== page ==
And there is only one right answer.
And once again Judah steps forward: “Pardon your servant, my lord, let me speak a word to my lord. Do not be angry with your servant, though you are equal to Pharaoh himself…”
And then Judah retells all the events of the last two chapters.
And this repetition is still Moses winking at us, reminding us that the reason everything is being told to us in two forms is because these matters have been firmly decided by God: this has been God at work from beginning to end. So do not forget that!
But even as Judah retells the story we have to notice that, even now, he does not quite come out and tell the whole truth about how their missing brother actually went missing all those years ago.
Though, to be fair, why should he confess that particular sin to the Prime Minister of Egypt? Why would the Prime Minister be interested in that?
So instead, Judah tells the Prime Minister how much that son’s disappearance cost his father. And then he goes on to say that, if they go home without Benjamin, his father will die of grief. And then he admits that, if that happens, then he — Judah — will have effectively killed his own father. Because, as he says in verse 32, “I guaranteed the boy’s safety to my father. I said, ‘If I do not bring him back to you, I will bear the blame before you, my father, all my life!’
“So,” Judah concludes, “really, my lord, if I go home without Benjamin, my life is over anyway. Even if my father survives the shock, he is going to hate me until the day of his death. So listen, here is my proposal: please let me remain here as my lord’s slave in place of the boy, and let the boy return with his brothers.  How can I go back to my father if the boy is not with me? No! Do not let me see the misery that would come on my father.”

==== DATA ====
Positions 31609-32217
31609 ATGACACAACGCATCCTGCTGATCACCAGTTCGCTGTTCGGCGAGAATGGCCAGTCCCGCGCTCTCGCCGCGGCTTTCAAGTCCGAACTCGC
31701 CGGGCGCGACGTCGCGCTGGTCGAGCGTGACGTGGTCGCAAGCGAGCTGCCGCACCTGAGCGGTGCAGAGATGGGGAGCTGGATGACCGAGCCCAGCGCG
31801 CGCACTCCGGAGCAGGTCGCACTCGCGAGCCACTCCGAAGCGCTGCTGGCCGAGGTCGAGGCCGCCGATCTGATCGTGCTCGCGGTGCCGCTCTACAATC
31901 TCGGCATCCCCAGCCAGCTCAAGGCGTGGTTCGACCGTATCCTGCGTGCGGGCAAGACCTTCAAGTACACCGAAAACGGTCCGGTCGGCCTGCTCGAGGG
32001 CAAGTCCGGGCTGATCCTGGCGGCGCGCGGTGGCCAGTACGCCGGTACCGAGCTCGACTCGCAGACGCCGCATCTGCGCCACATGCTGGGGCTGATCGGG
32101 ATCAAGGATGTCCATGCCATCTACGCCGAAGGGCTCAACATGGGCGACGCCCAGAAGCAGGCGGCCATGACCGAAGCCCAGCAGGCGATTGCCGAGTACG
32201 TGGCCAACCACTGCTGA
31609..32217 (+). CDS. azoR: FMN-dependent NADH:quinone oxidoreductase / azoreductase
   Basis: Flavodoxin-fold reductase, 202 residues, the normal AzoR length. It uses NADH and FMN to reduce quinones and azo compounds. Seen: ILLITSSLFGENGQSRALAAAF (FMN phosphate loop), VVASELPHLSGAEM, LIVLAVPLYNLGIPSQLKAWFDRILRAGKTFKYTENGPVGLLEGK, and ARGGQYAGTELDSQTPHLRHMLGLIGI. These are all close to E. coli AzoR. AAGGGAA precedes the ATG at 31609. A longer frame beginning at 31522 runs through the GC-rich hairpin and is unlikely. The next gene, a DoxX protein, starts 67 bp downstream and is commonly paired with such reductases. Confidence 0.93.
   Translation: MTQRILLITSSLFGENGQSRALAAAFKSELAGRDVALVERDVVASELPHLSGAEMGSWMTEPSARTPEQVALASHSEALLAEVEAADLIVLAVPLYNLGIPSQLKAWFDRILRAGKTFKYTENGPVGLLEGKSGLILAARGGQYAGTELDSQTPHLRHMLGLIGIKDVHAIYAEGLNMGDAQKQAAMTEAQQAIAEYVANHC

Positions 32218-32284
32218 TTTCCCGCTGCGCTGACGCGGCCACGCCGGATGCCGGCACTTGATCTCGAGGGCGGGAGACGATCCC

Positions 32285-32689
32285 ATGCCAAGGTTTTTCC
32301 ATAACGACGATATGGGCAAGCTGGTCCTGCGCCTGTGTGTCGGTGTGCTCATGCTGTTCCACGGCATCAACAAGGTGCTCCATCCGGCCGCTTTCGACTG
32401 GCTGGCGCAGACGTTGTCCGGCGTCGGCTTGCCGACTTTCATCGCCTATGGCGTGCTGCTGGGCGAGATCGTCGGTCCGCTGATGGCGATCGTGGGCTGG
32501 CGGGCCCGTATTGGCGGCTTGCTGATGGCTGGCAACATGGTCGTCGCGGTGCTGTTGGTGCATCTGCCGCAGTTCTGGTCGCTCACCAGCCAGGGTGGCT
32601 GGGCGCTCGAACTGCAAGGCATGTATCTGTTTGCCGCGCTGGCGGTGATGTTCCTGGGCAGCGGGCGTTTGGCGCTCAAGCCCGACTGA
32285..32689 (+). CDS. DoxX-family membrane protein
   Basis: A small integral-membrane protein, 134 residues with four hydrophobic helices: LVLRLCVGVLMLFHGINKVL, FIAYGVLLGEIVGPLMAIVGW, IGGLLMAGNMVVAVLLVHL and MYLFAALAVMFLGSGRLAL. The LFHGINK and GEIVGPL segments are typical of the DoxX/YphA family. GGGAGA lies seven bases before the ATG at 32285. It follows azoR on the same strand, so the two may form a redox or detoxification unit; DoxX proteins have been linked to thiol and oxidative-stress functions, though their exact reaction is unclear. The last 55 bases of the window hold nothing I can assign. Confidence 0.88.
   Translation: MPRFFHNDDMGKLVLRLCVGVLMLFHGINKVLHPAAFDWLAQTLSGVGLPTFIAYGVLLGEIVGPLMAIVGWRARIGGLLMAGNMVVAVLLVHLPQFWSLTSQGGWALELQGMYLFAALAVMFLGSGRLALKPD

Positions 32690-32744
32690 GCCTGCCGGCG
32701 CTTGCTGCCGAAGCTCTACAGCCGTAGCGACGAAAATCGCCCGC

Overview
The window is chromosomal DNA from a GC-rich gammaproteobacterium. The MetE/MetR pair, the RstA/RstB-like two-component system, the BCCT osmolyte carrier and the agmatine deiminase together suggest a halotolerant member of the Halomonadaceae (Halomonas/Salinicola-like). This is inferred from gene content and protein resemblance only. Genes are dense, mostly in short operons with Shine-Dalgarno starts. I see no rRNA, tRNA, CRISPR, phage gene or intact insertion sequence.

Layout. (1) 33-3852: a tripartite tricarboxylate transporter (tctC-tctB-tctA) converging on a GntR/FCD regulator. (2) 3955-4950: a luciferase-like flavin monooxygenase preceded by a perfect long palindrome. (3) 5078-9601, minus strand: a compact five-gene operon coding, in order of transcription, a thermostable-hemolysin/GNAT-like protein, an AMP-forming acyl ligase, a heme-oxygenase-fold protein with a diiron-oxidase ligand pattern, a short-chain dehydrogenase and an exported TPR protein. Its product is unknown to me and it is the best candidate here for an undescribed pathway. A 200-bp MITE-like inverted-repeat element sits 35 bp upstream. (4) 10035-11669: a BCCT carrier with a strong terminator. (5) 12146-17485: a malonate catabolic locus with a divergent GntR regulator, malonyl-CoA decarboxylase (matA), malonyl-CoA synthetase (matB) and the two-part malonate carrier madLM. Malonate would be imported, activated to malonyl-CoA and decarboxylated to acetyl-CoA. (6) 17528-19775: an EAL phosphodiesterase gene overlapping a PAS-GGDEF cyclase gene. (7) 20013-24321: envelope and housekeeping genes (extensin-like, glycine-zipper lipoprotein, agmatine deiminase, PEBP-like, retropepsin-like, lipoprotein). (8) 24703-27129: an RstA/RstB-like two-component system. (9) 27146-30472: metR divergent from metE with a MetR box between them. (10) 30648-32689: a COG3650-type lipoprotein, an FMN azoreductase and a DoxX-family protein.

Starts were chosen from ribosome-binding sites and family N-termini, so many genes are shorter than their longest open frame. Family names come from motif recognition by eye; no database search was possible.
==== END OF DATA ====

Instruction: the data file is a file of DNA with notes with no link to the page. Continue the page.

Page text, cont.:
Judah has finally reached the point that Joseph has been shepherding him toward. He has finally recognized the truth: that he is not going to earn his father’s love and respect. Not now, not ever. His father loves Benjamin, and there is nothing Judah can do about that.
And this realization has led Judah to a very important question: how am I going to respond to this painful truth? My father effectively hates me. That is wrong! but there is nothing I can do about it.
So: am I now going to do what is wrong myself and hate him in return? Or am I going to love my father freely, even though I know that he will never love me in return?
Judah is giving up his life to save his little brother’s life. But he is not actually doing it for his little brother’s sake, he is doing it for the sake of the father who does not love him. He is making this sacrifice with no guarantee of return, no guarantee of forgiveness, no guarantee of atonement.
This, finally, is a completely selfless act. This, finally, is a man who is choosing life, not for himself! but for someone else. This is unconditional love.
 Then Joseph could no longer control himself before all his attendants, and he cried out, “Have everyone leave my presence!” So there was no one with Joseph when he made himself known to his brothers.  And he wept so loudly that the Egyptians heard him, and Pharaoh’s household heard about it.
 Joseph said to his brothers, “I am Joseph! Is my father still living?”
Now, he already knows that his father is still alive. What he really wants to know are the details, the kind of details that brothers share with one another. He wants to know, “Really: how is dad doing? Is he taking his medication? Does he still tell that stupid joke about the donkey and the well?”
But his brothers were not able to answer him, because they were terrified at his presence.
And this again shows us how wise Joseph was to move so slowly, to reveal his identity only after he had tested them thoroughly. Frightened men are dangerous men: there is no telling what a man might do if he thinks he is going to have to fight for his life.
Fortunately, these frightened men have already spent a few days with this government official; they have done business with him; they have eaten with him. So they do not respond at once with violence and attempted escape, they are frozen with shock instead, and this gives Joseph a chance to explain things from his perspective.